easy child: "I'll probably be poor when I grow up. I'm a bad worker."

Discussion in 'General Parenting' started by MidwestMom, May 8, 2009.

  1. SomewhereOutThere

    SomewhereOutThere Well-Known Member

    My poor easy child. She is Learning Disability (LD) and struggles and doesn't think she'll ever be able to make anything out of herself. Her attitude concerns me.

    She is never "down" long, and was quick to say she'd be a WNBA star, however I know she isn't really going to become a professional athlete.
  2. Andy

    Andy Active Member

    It is hard when we realize that our financial dreams will not be met. Then we have to focus on more realistic goals.

    You state that your daughter is never "down" for long. Hopefully she can realize that she has a happy life which many "rich" people will never have.

    It does not matter the job or income as long as you enjoy what you have and are doing. Tell her the most important thing is to find a job she likes to do and to do it well.

    The best thing I have of my diva's when she was very young is a statment she had to complete in school, "When I grow up......". Her answer was, "I am going to be happy!" I just love that!
  3. trinityroyal

    trinityroyal Well-Known Member

    Awww. Poor easy child.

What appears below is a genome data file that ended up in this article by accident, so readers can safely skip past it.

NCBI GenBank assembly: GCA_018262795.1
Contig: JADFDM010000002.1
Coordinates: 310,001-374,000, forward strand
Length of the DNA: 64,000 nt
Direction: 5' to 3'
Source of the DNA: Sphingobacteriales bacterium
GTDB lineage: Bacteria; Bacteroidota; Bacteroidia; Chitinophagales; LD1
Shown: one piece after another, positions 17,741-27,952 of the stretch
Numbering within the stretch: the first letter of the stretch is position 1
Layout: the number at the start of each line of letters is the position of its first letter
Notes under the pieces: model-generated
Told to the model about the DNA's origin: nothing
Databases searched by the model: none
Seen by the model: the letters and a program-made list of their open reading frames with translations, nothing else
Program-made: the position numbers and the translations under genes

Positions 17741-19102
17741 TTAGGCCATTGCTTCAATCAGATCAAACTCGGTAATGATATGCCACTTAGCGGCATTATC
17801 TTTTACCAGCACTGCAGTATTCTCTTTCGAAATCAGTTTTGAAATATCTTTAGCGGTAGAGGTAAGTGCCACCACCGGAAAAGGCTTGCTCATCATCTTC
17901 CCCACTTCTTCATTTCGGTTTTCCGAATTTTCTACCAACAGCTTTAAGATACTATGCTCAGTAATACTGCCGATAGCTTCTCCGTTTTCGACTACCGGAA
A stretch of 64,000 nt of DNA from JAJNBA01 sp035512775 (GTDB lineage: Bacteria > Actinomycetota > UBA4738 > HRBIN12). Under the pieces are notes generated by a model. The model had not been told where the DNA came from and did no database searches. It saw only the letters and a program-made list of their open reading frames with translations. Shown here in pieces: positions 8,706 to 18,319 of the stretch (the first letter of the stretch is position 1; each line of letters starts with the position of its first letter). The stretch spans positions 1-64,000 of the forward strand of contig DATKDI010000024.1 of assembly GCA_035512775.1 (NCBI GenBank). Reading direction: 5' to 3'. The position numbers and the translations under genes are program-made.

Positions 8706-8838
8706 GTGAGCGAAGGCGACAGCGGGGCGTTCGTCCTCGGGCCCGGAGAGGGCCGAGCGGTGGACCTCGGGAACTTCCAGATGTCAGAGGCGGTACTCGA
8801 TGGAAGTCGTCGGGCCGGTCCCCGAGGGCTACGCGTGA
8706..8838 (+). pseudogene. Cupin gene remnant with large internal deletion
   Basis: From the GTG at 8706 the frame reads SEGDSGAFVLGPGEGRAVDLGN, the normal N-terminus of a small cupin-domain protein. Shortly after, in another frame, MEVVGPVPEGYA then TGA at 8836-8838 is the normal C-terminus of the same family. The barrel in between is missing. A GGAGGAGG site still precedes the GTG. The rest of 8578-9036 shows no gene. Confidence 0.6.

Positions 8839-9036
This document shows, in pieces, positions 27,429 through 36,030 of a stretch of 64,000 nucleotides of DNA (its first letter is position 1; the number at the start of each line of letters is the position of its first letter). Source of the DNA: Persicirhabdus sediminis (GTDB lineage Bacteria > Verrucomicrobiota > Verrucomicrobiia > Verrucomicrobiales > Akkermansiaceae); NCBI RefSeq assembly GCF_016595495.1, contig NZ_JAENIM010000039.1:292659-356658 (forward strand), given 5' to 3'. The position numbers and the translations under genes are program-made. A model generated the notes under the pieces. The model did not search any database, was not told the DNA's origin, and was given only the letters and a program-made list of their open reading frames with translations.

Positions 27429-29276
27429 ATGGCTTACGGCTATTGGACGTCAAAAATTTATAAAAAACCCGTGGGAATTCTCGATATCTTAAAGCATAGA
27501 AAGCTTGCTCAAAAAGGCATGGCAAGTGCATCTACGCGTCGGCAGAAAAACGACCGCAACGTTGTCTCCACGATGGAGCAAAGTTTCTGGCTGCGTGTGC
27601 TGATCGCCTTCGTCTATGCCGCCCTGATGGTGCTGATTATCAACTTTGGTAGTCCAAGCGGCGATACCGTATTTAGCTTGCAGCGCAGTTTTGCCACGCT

I'm glad that she's able to bounce back from down moments quickly.

    Perhaps when she's a bit older, or maybe even now if you think she's ready, you can get her a copy of What Color Is Your Parachute by Richard Bolles.

    It might help her to realize that there are lots of jobs and careers out there, beyond what we traditionally think of as a job. Finding meaningful work that you love and you're good at is one of the greatest joys of life. I hope your easy child finds something that clicks for her.

    Give her a hug from Auntie Trinity.
  4. Shari

    Shari IsItFridayYet?

    I have an article on my wall written by Jonathon Clements called "Money and Happiness: Here's Why You Won't Laugh All the Way to the Bank".

    In a nutshell, it says that once you make enough to be safe and warm and fed, the happiness quotient goes down dramatically as the income goes up. I read it often and I've found it to be very true.

    And it really does not take a huge salary to cover "safe and warm and fed".
  5. trinityroyal

    trinityroyal Well-Known Member

  6. aeroeng

    aeroeng Mom of Three

    You can tell her:

    When I was in third grade, I could not read or write anything. Not even words like "it", "cat" or "the". My third grade teacher felt I was probably retarded and would be lucky if I ever made it to a third grade level of knowledge. My mother believed I was not retarded and felt I was intelligent. It turned out my learning disabilities were dyslexia and ADHD.